Newsela is a web-based program that allows you to change the lexile level of an article and assign it to students. Some also have writing tasks or quizzes, but the main benefit is the ability to customise for a class, or even for particular students.
It's also kind of fascinating how they take real articles from real news sources and level them down - the changes they make tell you a lot about how textual complexity is measured.
But back to Tuesday Newsday. Every Tuesday this trimester, I give students an article that covers a controversial issue. There was whale captivity, class size, getting rid of grades, and this week, whether video games are good or bad for teenagers.
Students read the article in pairs, and come up with the main idea. Then I have them make a list of pro/cons and each take a side. Then their puppets debate each other in a short video.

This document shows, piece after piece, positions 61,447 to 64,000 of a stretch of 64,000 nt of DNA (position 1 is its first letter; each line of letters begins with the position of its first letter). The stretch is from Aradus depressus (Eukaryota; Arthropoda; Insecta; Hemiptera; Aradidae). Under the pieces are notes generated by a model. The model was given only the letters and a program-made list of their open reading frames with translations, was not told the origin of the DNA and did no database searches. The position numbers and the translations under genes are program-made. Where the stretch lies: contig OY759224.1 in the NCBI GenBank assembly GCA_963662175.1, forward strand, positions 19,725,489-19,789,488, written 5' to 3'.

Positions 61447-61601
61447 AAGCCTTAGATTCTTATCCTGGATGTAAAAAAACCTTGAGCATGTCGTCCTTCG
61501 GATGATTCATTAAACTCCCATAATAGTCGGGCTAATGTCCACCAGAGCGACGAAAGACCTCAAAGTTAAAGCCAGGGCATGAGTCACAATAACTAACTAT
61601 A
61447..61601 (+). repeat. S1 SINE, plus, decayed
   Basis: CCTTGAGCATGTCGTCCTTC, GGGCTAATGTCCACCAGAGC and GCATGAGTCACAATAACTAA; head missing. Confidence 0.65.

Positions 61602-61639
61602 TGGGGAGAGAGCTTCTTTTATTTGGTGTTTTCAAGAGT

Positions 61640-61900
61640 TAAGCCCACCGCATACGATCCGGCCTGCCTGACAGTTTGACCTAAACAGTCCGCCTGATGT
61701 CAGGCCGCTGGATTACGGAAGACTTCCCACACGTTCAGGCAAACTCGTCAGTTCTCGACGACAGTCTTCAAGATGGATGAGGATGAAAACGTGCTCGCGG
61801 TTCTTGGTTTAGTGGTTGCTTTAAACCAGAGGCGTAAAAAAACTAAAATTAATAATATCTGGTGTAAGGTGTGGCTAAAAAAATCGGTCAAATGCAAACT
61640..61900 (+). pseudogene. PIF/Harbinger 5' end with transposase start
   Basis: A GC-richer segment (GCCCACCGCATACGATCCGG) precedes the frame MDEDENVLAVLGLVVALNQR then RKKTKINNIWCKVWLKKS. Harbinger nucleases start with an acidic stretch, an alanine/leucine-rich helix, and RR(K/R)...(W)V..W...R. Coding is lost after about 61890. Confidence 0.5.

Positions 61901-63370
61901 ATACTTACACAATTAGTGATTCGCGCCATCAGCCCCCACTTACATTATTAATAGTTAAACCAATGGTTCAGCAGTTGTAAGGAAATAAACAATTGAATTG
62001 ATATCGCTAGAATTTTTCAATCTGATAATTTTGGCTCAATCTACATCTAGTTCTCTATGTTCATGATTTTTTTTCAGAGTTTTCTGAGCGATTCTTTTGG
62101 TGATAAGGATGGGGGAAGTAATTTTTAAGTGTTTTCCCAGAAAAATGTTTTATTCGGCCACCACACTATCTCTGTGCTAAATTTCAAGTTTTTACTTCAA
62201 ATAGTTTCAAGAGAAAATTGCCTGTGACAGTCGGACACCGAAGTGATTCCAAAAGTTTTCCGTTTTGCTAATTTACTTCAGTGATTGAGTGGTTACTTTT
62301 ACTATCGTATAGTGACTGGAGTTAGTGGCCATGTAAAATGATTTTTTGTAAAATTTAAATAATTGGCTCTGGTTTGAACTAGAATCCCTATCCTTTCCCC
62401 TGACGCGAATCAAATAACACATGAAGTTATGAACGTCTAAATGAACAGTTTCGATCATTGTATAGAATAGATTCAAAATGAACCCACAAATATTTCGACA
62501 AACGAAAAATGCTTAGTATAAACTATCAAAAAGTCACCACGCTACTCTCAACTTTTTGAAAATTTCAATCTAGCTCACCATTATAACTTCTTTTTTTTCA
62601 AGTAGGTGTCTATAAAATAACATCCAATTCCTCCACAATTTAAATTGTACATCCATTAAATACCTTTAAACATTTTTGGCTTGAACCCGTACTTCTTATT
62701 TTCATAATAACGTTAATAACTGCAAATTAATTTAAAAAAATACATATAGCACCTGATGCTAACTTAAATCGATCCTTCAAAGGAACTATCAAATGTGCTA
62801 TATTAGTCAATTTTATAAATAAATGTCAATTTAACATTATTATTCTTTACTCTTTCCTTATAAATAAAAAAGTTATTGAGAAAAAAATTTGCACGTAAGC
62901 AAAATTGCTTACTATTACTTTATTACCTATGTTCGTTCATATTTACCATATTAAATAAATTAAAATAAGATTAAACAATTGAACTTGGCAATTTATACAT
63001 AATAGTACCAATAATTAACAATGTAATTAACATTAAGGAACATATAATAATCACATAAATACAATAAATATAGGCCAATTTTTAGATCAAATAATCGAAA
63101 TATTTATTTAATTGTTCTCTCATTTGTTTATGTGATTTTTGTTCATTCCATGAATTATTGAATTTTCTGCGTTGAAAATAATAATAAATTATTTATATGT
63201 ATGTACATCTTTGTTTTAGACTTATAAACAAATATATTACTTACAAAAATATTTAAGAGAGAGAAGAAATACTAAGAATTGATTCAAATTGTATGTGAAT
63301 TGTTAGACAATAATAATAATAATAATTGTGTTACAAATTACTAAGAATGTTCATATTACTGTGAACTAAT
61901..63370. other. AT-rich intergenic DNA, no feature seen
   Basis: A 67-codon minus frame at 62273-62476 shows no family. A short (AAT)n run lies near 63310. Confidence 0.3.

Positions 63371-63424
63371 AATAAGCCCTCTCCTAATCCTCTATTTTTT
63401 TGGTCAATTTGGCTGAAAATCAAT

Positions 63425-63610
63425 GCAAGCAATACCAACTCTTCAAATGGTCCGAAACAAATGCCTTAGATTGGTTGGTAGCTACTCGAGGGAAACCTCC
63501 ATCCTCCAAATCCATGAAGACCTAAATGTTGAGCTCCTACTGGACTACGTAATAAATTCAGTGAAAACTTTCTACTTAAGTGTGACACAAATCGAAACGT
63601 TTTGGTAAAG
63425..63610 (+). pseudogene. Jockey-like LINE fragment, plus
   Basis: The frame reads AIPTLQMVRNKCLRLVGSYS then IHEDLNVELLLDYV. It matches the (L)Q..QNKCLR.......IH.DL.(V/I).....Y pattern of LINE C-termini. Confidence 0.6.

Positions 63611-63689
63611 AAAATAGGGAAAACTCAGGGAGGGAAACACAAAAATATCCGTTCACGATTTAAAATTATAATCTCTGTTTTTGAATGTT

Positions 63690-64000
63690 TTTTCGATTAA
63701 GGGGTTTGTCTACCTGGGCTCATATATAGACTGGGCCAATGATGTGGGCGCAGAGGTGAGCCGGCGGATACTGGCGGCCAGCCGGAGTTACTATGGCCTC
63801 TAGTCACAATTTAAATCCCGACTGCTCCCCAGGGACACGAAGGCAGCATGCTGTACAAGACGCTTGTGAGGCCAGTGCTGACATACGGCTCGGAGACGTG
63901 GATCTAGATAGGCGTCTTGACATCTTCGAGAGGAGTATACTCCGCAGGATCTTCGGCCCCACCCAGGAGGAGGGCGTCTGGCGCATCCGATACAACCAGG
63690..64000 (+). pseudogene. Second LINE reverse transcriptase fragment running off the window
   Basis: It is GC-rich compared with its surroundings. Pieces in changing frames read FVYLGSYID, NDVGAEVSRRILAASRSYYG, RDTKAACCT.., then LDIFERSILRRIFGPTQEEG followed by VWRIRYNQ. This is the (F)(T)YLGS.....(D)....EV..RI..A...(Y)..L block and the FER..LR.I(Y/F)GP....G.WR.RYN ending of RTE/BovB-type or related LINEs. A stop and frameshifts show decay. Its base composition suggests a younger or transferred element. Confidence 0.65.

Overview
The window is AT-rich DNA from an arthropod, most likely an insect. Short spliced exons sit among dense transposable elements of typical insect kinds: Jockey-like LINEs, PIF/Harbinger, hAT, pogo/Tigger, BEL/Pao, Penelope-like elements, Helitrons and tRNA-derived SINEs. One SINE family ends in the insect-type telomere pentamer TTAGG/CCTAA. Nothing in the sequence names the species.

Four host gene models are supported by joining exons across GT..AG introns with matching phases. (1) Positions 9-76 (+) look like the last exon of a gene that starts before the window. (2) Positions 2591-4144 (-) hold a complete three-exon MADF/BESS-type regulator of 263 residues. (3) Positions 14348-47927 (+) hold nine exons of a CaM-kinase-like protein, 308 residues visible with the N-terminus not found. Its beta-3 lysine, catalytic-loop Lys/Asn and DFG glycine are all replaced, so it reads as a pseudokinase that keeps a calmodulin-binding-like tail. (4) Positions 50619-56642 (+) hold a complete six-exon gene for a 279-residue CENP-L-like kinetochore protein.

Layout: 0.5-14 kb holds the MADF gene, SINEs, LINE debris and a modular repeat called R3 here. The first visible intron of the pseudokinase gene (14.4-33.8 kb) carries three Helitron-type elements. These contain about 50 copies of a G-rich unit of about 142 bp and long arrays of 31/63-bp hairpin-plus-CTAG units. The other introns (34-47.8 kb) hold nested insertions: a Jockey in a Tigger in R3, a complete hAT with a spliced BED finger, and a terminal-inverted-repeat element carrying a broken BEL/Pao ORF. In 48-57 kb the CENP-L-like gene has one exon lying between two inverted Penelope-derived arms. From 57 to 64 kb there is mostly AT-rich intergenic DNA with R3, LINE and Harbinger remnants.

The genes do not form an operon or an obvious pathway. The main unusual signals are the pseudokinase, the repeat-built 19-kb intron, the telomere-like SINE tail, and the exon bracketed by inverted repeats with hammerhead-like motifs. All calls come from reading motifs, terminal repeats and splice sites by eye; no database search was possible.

This gives students LOTS of practice finding the main idea and coming up with compelling arguments. Something I've learned from Jon Corippo is that students need lots of repetitions on skills they find challenging. Tuesday Newsday gives them that repetition with specific feedback.
And I've found that students actually like it - if you do a good job picking the article, it's fun to create an argument, and obviously puppets are fun.
With a shorter article, you can do this in 30 minutes. It takes about 45 most days. The key is to keep it fun so it doesn't become another boring task you have to force them to do.